The next buying window for foil mythic rares will be at the end of September when Guilds of Ravnica (GRN) is released.
Full Set Strategy
For any new Standard set, prices decline over time as more cards enter the secondary market after they are opened in Draft. Demand from redeemers and Standard players will act to support prices, but the general trend for the price of a new set is lower. Eventually, prices become anchored around the equilibrium established by the fresh supply from drafters and the demand from redeemers and Standard players. This is when it’s time to be a buyer: when prices are established and drafting of the set is coming to a close.
Once the following set is released, the price of cards from the set we are interested in have to be updated. By this I mean that the market has to figure out what price will balance supply and demand in the new equilibrium now that there is much less supply entering the market due to the end of draft leagues. The process of finding this equilibrium doesn’t happen overnight; it takes some time for it to unfold. What we can observe in the historical data is that a set’s price tends to drift higher after it is no longer being heavily opened in Draft. The full set strategy seeks to take advantage of this process.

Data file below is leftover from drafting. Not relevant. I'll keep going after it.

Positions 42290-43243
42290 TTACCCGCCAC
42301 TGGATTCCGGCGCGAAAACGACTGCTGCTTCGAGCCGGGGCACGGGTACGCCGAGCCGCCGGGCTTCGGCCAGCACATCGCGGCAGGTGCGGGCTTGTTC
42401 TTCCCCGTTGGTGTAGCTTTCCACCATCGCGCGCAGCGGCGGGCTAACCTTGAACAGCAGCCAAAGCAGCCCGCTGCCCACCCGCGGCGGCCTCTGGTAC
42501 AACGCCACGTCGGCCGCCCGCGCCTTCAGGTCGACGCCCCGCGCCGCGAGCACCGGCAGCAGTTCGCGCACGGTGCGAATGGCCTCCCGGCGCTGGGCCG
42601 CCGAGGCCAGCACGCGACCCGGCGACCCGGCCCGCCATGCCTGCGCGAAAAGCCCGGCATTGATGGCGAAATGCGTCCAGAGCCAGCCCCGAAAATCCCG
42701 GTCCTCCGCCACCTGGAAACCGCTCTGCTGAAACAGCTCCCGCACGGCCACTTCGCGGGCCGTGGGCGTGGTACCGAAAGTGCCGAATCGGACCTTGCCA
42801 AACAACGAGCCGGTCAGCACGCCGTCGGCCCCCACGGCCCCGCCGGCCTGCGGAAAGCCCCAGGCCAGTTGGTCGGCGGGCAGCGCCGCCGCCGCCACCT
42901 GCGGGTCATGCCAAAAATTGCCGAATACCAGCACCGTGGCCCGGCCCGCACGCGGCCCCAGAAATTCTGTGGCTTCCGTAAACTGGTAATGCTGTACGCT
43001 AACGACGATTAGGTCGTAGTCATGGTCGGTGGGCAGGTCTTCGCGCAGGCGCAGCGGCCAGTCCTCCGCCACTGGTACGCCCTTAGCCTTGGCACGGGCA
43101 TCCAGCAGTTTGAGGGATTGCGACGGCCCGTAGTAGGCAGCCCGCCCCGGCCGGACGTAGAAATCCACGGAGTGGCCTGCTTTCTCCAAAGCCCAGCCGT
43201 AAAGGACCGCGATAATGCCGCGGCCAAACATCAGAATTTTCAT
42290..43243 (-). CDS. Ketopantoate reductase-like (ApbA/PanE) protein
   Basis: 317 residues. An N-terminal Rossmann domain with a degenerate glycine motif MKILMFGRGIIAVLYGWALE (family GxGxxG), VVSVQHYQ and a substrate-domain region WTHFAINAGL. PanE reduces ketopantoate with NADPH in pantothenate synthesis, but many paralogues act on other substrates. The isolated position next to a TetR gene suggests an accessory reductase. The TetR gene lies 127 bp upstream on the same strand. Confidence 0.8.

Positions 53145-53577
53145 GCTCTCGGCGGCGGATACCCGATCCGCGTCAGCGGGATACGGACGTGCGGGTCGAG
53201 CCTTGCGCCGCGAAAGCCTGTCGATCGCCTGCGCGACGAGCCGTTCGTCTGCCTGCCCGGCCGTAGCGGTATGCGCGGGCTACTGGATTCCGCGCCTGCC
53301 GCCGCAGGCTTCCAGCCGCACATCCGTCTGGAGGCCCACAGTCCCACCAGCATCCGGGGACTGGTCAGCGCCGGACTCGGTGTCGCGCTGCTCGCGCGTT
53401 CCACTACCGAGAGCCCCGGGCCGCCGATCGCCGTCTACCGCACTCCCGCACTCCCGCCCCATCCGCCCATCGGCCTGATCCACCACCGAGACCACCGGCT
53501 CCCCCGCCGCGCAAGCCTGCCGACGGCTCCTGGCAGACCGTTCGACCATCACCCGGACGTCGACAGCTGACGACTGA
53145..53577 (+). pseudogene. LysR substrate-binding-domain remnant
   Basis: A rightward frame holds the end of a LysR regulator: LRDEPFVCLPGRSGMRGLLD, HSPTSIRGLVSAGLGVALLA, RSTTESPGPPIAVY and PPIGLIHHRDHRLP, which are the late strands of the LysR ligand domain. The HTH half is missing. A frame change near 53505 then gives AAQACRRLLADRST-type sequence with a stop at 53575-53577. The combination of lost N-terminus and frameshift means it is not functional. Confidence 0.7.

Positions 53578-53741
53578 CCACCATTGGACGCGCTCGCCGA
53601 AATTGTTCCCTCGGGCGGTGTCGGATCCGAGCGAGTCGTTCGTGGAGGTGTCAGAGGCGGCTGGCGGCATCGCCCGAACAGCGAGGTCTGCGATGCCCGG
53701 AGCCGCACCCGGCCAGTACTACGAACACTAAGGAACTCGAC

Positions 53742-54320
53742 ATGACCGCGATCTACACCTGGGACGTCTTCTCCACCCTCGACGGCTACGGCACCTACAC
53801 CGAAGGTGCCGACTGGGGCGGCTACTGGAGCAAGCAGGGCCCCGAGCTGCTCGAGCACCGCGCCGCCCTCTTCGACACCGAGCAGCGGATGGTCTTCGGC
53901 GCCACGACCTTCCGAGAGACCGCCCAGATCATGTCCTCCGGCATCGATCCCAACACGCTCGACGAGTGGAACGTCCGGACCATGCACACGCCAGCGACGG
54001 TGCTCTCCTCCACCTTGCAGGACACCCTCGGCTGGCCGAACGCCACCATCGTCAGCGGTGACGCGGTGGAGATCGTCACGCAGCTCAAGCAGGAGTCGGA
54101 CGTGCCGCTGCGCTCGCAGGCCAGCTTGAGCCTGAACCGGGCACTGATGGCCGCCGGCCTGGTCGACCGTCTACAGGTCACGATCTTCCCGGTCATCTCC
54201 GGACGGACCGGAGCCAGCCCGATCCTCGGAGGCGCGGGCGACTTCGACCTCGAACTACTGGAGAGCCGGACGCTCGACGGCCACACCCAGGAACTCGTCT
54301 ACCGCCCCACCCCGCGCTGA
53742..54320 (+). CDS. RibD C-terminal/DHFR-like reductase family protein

Redemption is also a key factor here. Sets are guaranteed for redemption for fifteen weeks, starting about a month after a set is released. With new sets being released quarterly, this means that set prices will be supported after the set is no longer being heavily drafted and the new set is released. For example, M19 will be guaranteed for redemption until November 21, nearly two months after the release of GRN.